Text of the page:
1. Limited time only! Sign up for a free 30min personal tutor trial with Chegg Tutors
    Dismiss Notice
Dismiss Notice
Join Physics Forums Today!
The friendliest, high quality science and math community on the planet! Everyone who loves science is here!

Taylor series, an intuitive view

  1. May 5, 2013 #1
    1. The problem statement, all variables and given/known data
    I read that the taylor series was a way to approximate the a function f(x) graphically, by addition and subtraction.
    So say I have [itex]\frac{1}{1-x}=1+x+x^{2}+x^{3}+...+x^{n}...[/itex]
    suppose x=3, then the left and right side of the equation can't possibly equal the same thing. unless I misunderstood again.
    I understand that graphically, the curves of the two functions get closer and closer as n approaches infinity...but I can't seem to see that tendency algebraically.
    I wonder where I went wrong, or where I'm misunderstanding here...
     
  2. jcsd
  3. May 5, 2013 #2

    LCKurtz

    User Avatar
    Science Advisor
    Homework Helper
    Gold Member

    What you have there is a geometric series with ratio ##x##. You only have convergence of the series if ##|x|<1##. Otherwise the series diverges and you don't get anything.
     
  4. May 5, 2013 #3

    Office_Shredder

    User Avatar
    Staff Emeritus
    Science Advisor
    Gold Member

    To elaborate a bit more, that is a Taylor series about x=0 for 1/(1-x). Every Taylor series comes with a radius of convergence - in this case 1. If you have a Taylor series about x=a with a radius of converge R, then the approximation gets better and better if |x-a|<R, but fails to give useful results if |x-a|>R
     
  5. May 5, 2013 #4
    of course. I just had to overlook the boundaries...thank you.
     
  6. May 5, 2013 #5
    about the radius of convergence...when i'm calculating, i understand that i can get a solution algebraically, but sometimes i wonder what it would look like on a graph, because I just can't seem to imagine how there would be a boundary to convergence.
    would I be right to assume it behaves like a [itex]y=x^{4}[/itex] graph, where the ends diverge but the middle converges?
     
  7. May 5, 2013 #6

    Office_Shredder

    User Avatar
    Staff Emeritus
    Science Advisor
    Gold Member

    I don't really understand your example (how is it diverging and the ends and converging in the middle when it's just a single function?) but the description is correct.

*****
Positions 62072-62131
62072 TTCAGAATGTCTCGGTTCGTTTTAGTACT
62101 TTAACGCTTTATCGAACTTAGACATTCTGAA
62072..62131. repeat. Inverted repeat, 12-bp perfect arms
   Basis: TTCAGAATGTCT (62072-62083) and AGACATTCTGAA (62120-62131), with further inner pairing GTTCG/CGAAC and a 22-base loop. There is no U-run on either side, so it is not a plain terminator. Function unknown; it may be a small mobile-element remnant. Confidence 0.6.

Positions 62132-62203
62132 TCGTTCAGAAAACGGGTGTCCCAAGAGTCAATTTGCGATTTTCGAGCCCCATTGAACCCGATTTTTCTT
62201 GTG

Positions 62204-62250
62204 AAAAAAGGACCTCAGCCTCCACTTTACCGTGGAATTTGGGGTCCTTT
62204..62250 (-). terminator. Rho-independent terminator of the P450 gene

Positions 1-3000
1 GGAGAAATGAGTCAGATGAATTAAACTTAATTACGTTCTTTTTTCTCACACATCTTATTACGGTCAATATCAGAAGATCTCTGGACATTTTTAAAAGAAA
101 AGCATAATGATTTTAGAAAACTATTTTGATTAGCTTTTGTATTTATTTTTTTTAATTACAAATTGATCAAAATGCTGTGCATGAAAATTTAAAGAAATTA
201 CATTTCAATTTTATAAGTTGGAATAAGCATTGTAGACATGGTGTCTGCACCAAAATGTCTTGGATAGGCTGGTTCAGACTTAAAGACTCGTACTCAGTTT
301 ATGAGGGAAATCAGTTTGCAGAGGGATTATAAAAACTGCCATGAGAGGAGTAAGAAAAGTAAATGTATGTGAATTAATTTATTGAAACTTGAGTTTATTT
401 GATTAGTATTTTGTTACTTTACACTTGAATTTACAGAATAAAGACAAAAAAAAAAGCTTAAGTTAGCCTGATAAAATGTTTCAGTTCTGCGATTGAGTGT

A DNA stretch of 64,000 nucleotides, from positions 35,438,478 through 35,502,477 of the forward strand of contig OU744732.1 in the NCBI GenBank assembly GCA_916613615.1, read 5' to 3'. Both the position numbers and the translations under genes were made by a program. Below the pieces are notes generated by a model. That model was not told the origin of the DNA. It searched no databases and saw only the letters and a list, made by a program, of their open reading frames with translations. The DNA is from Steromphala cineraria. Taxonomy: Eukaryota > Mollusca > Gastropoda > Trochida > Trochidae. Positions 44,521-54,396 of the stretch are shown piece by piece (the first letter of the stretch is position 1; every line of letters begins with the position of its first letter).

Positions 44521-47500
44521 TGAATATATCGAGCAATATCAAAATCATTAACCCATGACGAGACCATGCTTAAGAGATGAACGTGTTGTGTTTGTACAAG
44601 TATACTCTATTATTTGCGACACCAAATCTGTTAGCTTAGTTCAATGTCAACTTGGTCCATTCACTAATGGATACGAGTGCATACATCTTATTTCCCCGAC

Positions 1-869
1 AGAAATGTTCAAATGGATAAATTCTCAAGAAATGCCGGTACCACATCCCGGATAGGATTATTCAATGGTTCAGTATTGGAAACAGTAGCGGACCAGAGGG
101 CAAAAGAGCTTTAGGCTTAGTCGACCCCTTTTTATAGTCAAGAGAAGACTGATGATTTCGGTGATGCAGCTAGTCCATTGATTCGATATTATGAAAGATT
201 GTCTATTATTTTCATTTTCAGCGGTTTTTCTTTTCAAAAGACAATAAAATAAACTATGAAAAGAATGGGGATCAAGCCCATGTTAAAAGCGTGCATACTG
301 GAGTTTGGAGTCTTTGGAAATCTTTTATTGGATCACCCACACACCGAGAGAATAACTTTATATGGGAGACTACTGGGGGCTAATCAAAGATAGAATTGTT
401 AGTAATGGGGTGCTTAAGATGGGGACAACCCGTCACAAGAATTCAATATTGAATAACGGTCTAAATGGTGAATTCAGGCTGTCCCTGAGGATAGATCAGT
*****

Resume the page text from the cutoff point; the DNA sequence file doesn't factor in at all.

http://www.wolframalpha.com/input/?i=graph+1/(1-x),+1+x,+1+x+x^2+x^3+x^4+x^5+x^6+x^7+on+[-2,2]

    I graphed 1/(1-x) and a couple of approximations with Taylor polynomials. Notice that on the interval [-1,1] the high degree polynomial is a much better approximation than the linear graph. But on [1,2] the high order polynomial has gone off the top of the graph and is never coming back - the linear graph is a better approximation (although it's not a very good one). And again on the left side past x=-1 the high degree polynomial shoots off past the bottom of the graph, and for x<-1 the linear approximation is actually better (but again, not a good approximation).

    Basically what's happening intuitively is that if you have a high degree polynomial, the highest degree term is going to dominate if x is really big. If the coefficients of your Taylor series shrink fast enough (for example, like 1/n!) then the region of "highest degree term dominates" keeps getting pushed out farther and farther, so the region where the Taylor polynomials are good approximations grows as your degree gets higher. If the coefficients don't shrink fast enough, then you still have a region where the polynomials are good approximations, but the region "highest degree term dominates" stays the same, so outside of your radius of convergence the high degree polynomials all shoot off to +/- infinity really fast regardless of what the function does
     
  8. May 5, 2013 #7
    oh...I get it,, thanks for the graph. I completely misunderstood the definition of diverge and converge. I thought that converging meant that the function approached a finite limit as x approached infinity, because when learning about infinite integrals, we also talked about convergence and divergence...
    but...does this mean that convergence and divergence only applies when there are two or more functions?
    then how would an infinite integral diverge? when I think about convergence, I imagine a curve like [itex]\int\frac{1}{x}dx[/itex] that has endpoints approaching y=0, so we're able to calculate the area inside. but...I just realized that [itex]\int\frac{1}{x}dx[/itex] diverges.
    ok, i don't think I understand the meaning of converge and diverge besides the formula rules. is there a way to explain it graphically or intuitively?
     
Know someone interested in this topic? Share this thread via Reddit, Google+, Twitter, or Facebook

Have something to add?
Draft saved Draft deleted



Similar Discussions: Taylor series, an intuitive view
  1. Taylor series (Replies: 3)

  2. Taylor series (Replies: 14)

  3. Taylor Series (Replies: 1)

  4. Taylor Series (Replies: 2)

  5. Taylor series (Replies: 15)

Loading...